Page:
Here are some conceptual take-aways:

  • A small and dim object can be within our theoretical extent of vision, but be completely undetectable to us.  I tried to use this fact to explain why I couldn’t see all of the dirty dishes lying around the house, but my wife wouldn’t buy it.
  • The larger and brighter the object, the more likely it is for us to see it anywhere in our peripheral vision.  This is why shiny objects grab our attention…probably.
  • The area of our clearest, sharpest, and most sensitive vision is actually quite narrow.  Even a small macular lesion can cause a very noticeable drop in acuity.

Normal Visual Field Extent

Visual fields are often described to be within x degrees of fixation or expressed as a diameter such as “central 30°,” which would correspond to a circle with a 30° radius from fixation.  It’s helpful to know the generally accepted “normal” visual field extent (not factoring visual sensitivity), which corresponds to the retinal anatomy.

Visual Field Quadrant Degrees From Fixation3
Superior 50°
Nasal 60°
Inferior 70°
Temporal 100°

If you sum these numbers, you theoretically should have about a total of 120° of vertical visual field extent, and around 160° of horizontal extent.

Diagram of horizontal and vertical visual field extents.
Image from the University of Edinburgh, Scottish Sensory Centre.

There are several ways that I’ve used to remember these facts.  As you might expect, the superior and nasal visual fields are more narrow than the inferior and temporal visual fields (due to the eyelids and nose); thus, one way to remember the order might be the acronym SNIT (superior < nasal < inferior < temporal).  Of course, this does not help you remember the actual numbers; hopefully the numbers aren’t too tricky to memorize on their own.  And if you have any suggestions on helping to remember the numbers, email me or leave a comment!

If there’s any take-home point about these numbers, it’s that most of the techniques that we use to assess visual fields don’t actually test the far reaches of our visual field extent.  In fact, even a Humphrey 30-2 visual field “only” tests the central 30° (30° on each side of fixation!) – meaning that further peripheral visual field defects theoretically can go undetected unless they eventually progress to involve fixation.  However, because there is NOT 1-for-1 mapping of the visual fields to the occipital cortex, a central 30° test will map most of our functional visual field (in other words, most of the occipital cortex is used for central vision, so missing the far peripheral vision isn’t a huge deal).  For practical purposes, only kinetic perimetry (of which Goldmann perimetry is an example) tests the entire visual field.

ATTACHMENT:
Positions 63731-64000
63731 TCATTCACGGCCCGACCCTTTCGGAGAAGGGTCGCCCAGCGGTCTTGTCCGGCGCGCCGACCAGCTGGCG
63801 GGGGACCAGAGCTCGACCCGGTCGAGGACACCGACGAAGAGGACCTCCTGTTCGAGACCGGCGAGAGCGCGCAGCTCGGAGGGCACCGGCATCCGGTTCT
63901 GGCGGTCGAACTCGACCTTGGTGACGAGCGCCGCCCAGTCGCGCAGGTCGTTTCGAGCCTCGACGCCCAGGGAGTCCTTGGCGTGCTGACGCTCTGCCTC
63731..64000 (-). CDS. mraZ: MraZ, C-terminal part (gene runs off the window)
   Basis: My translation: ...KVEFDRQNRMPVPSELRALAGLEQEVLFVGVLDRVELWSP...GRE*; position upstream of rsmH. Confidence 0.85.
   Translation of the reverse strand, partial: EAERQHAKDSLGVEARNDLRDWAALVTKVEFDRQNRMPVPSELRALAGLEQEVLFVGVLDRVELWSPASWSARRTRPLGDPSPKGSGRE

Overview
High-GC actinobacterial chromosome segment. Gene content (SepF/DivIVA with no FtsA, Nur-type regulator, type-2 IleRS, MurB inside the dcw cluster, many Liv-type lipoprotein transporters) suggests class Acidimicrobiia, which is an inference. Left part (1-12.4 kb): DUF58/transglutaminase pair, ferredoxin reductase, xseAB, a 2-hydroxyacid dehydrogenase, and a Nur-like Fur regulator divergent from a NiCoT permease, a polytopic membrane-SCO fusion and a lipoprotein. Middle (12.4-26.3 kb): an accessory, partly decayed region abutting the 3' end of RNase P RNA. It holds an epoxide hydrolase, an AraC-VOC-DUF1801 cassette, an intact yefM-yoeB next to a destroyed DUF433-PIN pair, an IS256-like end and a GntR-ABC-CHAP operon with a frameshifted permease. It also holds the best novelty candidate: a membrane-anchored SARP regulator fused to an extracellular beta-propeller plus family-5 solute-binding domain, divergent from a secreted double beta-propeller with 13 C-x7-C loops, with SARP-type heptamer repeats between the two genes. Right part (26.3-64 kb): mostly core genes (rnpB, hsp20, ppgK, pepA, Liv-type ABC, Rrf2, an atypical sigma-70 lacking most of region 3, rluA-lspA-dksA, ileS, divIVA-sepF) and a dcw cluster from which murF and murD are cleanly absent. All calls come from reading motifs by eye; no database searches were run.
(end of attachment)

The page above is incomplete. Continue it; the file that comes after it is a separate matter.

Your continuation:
Additional Reading and References

  1. Traquair HM.  An Introduction to Clinical Perimetry.  5th ed.  London, Henry Kimpton, 1946.  pp 1-16.
  2. Piltz-Seymour JR, Heath-Phillip O, Drance SM.  Visual Fields in Glaucoma.  Volume 3, Chapter 49.  In:  Tasman W, Jaeger EA, eds.  2006.  Duane’s Ophthalmology on CD-ROM.  2006 Edition.  Online.
  3. [AAO] American Academy of Ophthalmology.  2015.  Basic and Clinical Science Course, Section 10:  Glaucoma.  San Francisco: AAO.

Do you have any specific questions about visual fields?  How did you learn the basic concepts of visual fields?  Leave a comment or send us an e-mail (ophthreview [at] gmail [dot] com)!